Wednesday, June 29, 2005

"IDS Is Dead" Prophet Misunderstands "Sniffing"

Many of you will remember two years ago quotes by Gartner analyst John Pescatore, such as this in Infoworld:

"We think IDS is dead. It’s failed to provide enterprise value," Pescatore says.

Now this security expert has written more words of wisdom is response to an apparent increase in reconnaissance for port 445 TCP. In More Port 445 Activity Could Mean Security Trouble, Pescatore writes:

"An apparent increase in scanning activity may signal an impending malicious-code attack exploiting a critical Windows vulnerability."

Fair enough -- but check out this gem from the next page:

"The apparent increase in 'sniffing' on Port 445 is a serious concern for enterprise security managers, because it may indicate an impending mass malicious-code attack."

Since when is remote reconnaissance considered "sniffing"? Sniffing is a term reserved for inspecting traffic either on the wire or passed via RF. The word implies having a degree of access to an enterprise completely unrelated to conducting port scans.

Of course, drones at Computerworld repeated the misuse of terms by saying

"An increase in sniffing activity on a communications port associated with a software vulnerability disclosed by Microsoft Corp. this month may be the signal of an impending attack designed to exploit the flaw, according to an alert from Gartner Inc."

Regular blog readers know I am sensitive to the misuse of security terms, since it degrades communication and adds to the general level of confusion. I do not know what motivated an outfit like Gartner to apply "sniffing" to the scanning activity in question.

6 comments:

Keydet89 said...

[i]I do not know what motivated an outfit like Gartner to apply "sniffing" to the scanning activity in question.[/i]

Money? Being the first one to press? I think the more general question of what motivates Gartner (oops, we're back to money again, aren't we?) would be more applicably applied.

I'm with you regarding specificity of language in the security profession. But the media "drones", to coin your term, have already bastardized the use of terms like "virus", "worm", et al, beyond the point of recognition. I guess Gartner's got the "what the heck, why not?" attitude about it all.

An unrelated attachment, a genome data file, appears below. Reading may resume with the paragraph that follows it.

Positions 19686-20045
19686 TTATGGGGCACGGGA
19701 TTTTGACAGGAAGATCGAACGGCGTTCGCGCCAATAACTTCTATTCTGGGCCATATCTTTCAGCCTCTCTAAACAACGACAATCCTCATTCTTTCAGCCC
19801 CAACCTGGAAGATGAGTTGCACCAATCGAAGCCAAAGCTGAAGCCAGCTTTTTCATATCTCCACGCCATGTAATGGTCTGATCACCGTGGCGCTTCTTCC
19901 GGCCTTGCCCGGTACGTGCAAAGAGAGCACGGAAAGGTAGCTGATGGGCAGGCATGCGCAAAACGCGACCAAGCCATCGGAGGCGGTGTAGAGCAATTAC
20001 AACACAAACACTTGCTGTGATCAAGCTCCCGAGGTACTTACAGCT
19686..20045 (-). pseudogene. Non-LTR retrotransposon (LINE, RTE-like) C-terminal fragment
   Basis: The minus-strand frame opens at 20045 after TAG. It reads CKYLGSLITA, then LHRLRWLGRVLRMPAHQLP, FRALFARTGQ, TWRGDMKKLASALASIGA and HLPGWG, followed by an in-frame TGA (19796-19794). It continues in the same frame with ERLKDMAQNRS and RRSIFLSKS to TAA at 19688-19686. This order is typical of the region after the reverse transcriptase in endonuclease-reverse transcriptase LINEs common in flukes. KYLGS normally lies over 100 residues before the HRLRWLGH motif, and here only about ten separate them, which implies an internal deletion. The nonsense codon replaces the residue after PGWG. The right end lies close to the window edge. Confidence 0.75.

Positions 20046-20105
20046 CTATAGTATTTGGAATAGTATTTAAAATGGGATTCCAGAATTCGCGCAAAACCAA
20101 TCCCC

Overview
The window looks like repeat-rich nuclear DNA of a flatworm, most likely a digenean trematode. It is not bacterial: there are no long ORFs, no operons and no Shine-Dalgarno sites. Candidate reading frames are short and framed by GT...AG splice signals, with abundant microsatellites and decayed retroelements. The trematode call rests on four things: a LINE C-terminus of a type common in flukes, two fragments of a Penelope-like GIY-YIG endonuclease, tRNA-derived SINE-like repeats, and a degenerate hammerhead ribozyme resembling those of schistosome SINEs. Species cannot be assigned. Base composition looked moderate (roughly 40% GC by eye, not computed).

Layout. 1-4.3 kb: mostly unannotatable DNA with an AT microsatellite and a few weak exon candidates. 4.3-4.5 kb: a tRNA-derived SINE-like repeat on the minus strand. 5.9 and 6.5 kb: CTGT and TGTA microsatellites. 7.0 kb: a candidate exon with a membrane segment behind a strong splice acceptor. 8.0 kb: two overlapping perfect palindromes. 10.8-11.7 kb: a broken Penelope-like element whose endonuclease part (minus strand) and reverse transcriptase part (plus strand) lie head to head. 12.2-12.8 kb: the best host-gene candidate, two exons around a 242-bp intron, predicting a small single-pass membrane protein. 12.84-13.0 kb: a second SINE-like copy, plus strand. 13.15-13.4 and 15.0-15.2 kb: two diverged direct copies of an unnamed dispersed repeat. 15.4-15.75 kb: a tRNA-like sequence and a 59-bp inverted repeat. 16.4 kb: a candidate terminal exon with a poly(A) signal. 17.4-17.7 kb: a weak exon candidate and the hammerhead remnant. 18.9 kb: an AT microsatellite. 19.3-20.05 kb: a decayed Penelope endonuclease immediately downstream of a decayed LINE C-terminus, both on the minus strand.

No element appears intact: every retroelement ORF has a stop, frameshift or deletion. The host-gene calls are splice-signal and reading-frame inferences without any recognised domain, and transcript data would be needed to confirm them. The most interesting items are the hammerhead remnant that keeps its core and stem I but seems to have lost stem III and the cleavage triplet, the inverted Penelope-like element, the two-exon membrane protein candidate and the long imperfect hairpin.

H. Carvey
"Windows Forensics and Incident Recovery"
http://www.windows-ir.com
http://windowsir.blogspot.com

Anonymous said...

I tend to use the term sniffing more on the network troubleshooting side then on the security side of the house...

can't we all just get along!

Just kidding, but I'm right there with ya Richard.

Rob Dao said...

I know that John knows the difference between sniffing and probing. He probably used terms the general masses would understand.

However, you guys are right. Security vernacular is no longer vernacular. The visibility of our field (security) among lay people and security ignorant IT people is much higher now than previous years. Therefore, a definition of a certain term will slowly be transformed over time to mean something else. Look at term "hacker" for example.

I was on an engagement where an IT professional for a very large govt. agency referred to IDS as a "probe". He asked the question "how many of these probes are you going to install?" This person was a senior engineer with this agency for at least a decade. If this catches on, we may be referring to IDS's as "probes". What a shame.

Stiennon said...

sheesh. How snooty to think that the security practitioners can co-opt terms like "sniffing" (which means to inhale through the nose for the purpose of *smelling*). JP obviously meant that hackers where snooping around looking for vulnerable systems. The context says it all.

and in all fairness you should not tar JP with the "IDS is Dead" brush. Although he was supportive of the concept at the time because he is a great proponent of stopping attacks as opposed to watching them.

http://www.netforensics.com/inthenews_article.asp?id=19

Richard Bejtlich said...

Sheesh -- it's not like I didn't post a follow-up story that shows Mr. Pescatore was the victim of poor editing and that he originally meant to use the term "scanning."

I guess I should not have called Mr. Pescatore the "IDS is dead prophet," since that title might belong to you? :)

"Intrusion detection systems are a market failure, and vendors are now hyping intrusion prevention systems, which have also stalled," said Richard Stiennon, research vice president for Gartner. "Functionality is moving into firewalls, which will perform deep packet inspection for content and malicious traffic blocking, as well as antivirus activities."

I do not disagree that firewalls have integrated IPS functions by inspecting layer 7 traffic. I think this is a good idea and the natural evolution of the firewall and IPS as access control devices.

The IDS is not an access control device, however. The IDS should be used as a device to detect access control and security policy failures. In its network audit role, it should keep track of what's happening on the network, and provide that evidence once an analyst knows where to look.

Do you think protocol analyzers are "market failures" because they only detect traffic and don't block it? Of course not -- different roles, different utilities.

I've written several books on this subject that I don't want to summarize here. At some point I'll try to write a short article about these ideas, however.

Thanks for stopping by!

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